Q: This jar was given to a family member as a wedding gift in the 1920s. What can you tell me about it? It appears to have had a stopper, which is gone.
A: Seen in a photo sent, the reader has what looks to be a vase, where an amethyst glass ball is set on a short crystal stem. The stem is a swirled golf-size glass ball with a bubble in the center. It tops a circular amethyst foot or base.
The large ball on top has a smallish round opening at top center. If it is indeed a vase, the space is too small for a bouquet or arrangement. I suspect the size of that opening and (perhaps) wear around the hand-ground surface is what makes her think it once had a stopper. It did not.
The piece is actually an ivy ball, alternately called an ivy vase. Most date from the 1920s and 30s, but others were made later. The form is still made by some glass companies. Many are about 7 inches high; others are shorter or taller.
The top ball holds ivy cuttings, placed via the small opening at the top. Add water plus a rooting solution, and you’re ready to grow. As the ivy grows, it drapes attractively down the sides of the vase.
When U.S. glass companies churned out multitudes of products, ivy balls were part of many stemware sets. Key to IDing this vase was identifying which company made that exact stem and shape. It’s a matter of detective work.
In their heyday, glass companies made many varieties of ivy vases. Cambridge Glass used a nude female figure as a stem, matching ivy vase production to their popular stemware design. Morgantown Glass produced a “Golfball” pattern, where the stem ball is dimpled.
Fenton, Westmoreland and other glass makers also produced ivy vases, many in Hobnail or milk glass.
The reader’s ivy ball was made by the H.C. Fry Glass Company ofRochester, Penn. When new, the vase probably had a paper label.
Founded in 1901 by H.C. Fry, the company became known for colored and crystal glass plus finely made cut glass wares. It also made an opal kitchenware line and an art glass called Foval. Fry closed in 1933.
Vases similar to the reader’s have sold on eBay for about $60.
Q: I’m very curious about my wooden pinball game marked “Past Times.” It operates on a slant and looks almost hand done, with all those pins.
A: Our reader does not have a pinball. The wooden game board seen in a photo is a Bagatelle board, for a game popular since the 18th Century. Most measure about 16 inches by 32 inches
Originally created by reshaping and resizing a billiard table so that it can be played on a tabletop, the wooden board has an arched top that widens toward the bottom.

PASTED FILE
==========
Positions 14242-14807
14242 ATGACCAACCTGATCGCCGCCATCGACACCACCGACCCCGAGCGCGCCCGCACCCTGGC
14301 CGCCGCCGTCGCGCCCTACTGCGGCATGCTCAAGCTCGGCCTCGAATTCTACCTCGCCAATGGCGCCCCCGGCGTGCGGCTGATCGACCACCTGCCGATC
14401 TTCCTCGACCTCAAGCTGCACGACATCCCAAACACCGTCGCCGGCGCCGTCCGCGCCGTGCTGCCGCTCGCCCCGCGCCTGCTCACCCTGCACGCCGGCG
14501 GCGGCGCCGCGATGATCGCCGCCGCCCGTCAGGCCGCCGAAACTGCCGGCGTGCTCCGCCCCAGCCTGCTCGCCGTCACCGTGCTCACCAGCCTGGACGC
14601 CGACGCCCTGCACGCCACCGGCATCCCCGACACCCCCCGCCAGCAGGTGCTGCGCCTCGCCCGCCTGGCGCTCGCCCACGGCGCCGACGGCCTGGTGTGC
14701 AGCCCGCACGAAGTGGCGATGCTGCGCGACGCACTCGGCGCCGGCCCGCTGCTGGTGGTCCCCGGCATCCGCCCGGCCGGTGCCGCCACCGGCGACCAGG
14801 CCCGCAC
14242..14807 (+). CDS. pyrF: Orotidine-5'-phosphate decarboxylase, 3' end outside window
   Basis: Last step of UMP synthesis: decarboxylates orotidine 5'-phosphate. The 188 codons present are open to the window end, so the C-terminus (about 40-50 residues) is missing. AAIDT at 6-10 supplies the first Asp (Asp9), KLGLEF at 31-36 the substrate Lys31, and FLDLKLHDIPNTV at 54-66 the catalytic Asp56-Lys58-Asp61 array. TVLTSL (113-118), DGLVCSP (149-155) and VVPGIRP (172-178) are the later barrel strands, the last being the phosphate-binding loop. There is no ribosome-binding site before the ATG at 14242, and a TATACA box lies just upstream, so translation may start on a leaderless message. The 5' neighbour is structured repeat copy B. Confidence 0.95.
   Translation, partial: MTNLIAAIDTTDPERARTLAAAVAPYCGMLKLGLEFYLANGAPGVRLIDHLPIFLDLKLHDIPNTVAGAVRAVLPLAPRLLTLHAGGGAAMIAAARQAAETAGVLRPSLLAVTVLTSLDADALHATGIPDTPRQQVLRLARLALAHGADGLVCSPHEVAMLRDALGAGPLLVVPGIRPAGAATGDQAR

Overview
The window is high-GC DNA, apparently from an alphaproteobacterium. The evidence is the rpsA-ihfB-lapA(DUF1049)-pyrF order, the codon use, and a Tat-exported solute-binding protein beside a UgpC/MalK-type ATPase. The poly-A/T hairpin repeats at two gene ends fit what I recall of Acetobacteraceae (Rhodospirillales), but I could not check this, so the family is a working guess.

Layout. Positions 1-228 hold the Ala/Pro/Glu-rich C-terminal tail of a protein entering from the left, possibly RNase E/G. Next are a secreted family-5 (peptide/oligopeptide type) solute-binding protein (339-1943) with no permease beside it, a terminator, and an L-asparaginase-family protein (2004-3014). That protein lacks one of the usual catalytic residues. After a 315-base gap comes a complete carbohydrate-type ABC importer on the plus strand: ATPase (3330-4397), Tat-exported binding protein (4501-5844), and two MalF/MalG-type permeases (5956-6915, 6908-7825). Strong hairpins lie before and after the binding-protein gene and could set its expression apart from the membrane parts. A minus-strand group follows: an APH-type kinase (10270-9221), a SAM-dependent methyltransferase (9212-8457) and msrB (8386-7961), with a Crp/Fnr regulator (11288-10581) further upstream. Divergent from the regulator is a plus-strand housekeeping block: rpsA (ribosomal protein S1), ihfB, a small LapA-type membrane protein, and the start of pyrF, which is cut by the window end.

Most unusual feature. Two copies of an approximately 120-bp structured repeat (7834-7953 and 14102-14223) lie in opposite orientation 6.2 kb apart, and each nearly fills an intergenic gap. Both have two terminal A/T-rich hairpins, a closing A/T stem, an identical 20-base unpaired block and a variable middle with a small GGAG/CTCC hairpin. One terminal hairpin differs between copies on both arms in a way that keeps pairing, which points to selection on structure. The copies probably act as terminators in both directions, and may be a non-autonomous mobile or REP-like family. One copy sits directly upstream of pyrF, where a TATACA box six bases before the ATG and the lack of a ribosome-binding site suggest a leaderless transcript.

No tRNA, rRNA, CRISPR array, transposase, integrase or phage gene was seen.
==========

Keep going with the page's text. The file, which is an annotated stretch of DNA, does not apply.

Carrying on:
The idea is to get nine balls past fixed pins and into holes. If the object seems familiar, it is because pachinko, pinball and miniature golf are similar.
The game is very old, but wooden boards for table use have been made for a long time. Past Times was one mass maker of the boards; Corinthian and House of Marbles are others. Today, game balls are steel ball bearings.
Board design has not changed for many decades, so dating individual boards is problematic unless the box has a date on it.
The reader will find similar boards on worthpoint.com. Pay for short-term use to see identical and differing versions, most sold on eBay’s UK site. One new Corinthian board in box sold for$33.02. A new Past Times in its original box brought $74.01.
Auction Auction: Collectors came from as far away as Italy when Morphy Auctions in Pennsylvania sold a private collection of pristine Japanese die-cast robots. They came to preview lots, most made in the 1960s, from a carefully cultivated collection. Many were made by companies whose products are now rare and highly collectible, such as Popy, Clover, Takara and Bandai. These were not mass produced to the extent of Hasbro or Mattel.
Highest price at $10,800 went to Takara’s Diaclone Big-Powered Convoy, a toy that inspired the later Transformer production known as Ultra Magnus. Mint and choice early Japanese robots have become a pricey market for discerning collectors.
Q: What do Cambridge collectors call the line of nude stems produced by the company?
a. Lady figure
c. Cambridge nudes
d. The 3001 line
A: All but b are correct. Source: “Colors in Cambridge Glass II” byNational Cambridge Collectors, Inc. www.cambridgeglass.org.
Danielle Arnet welcomes questions from readers. She cannot respond to each one individually, but will answer those of general interest in her column. Send email to firstname.lastname@example.org write Danielle Arnet, c/o Tribune Media Services, 435 N. Michigan Ave., Suite 1400, Chicago, IL 60611. Please include an address in your query. Photos cannot be returned.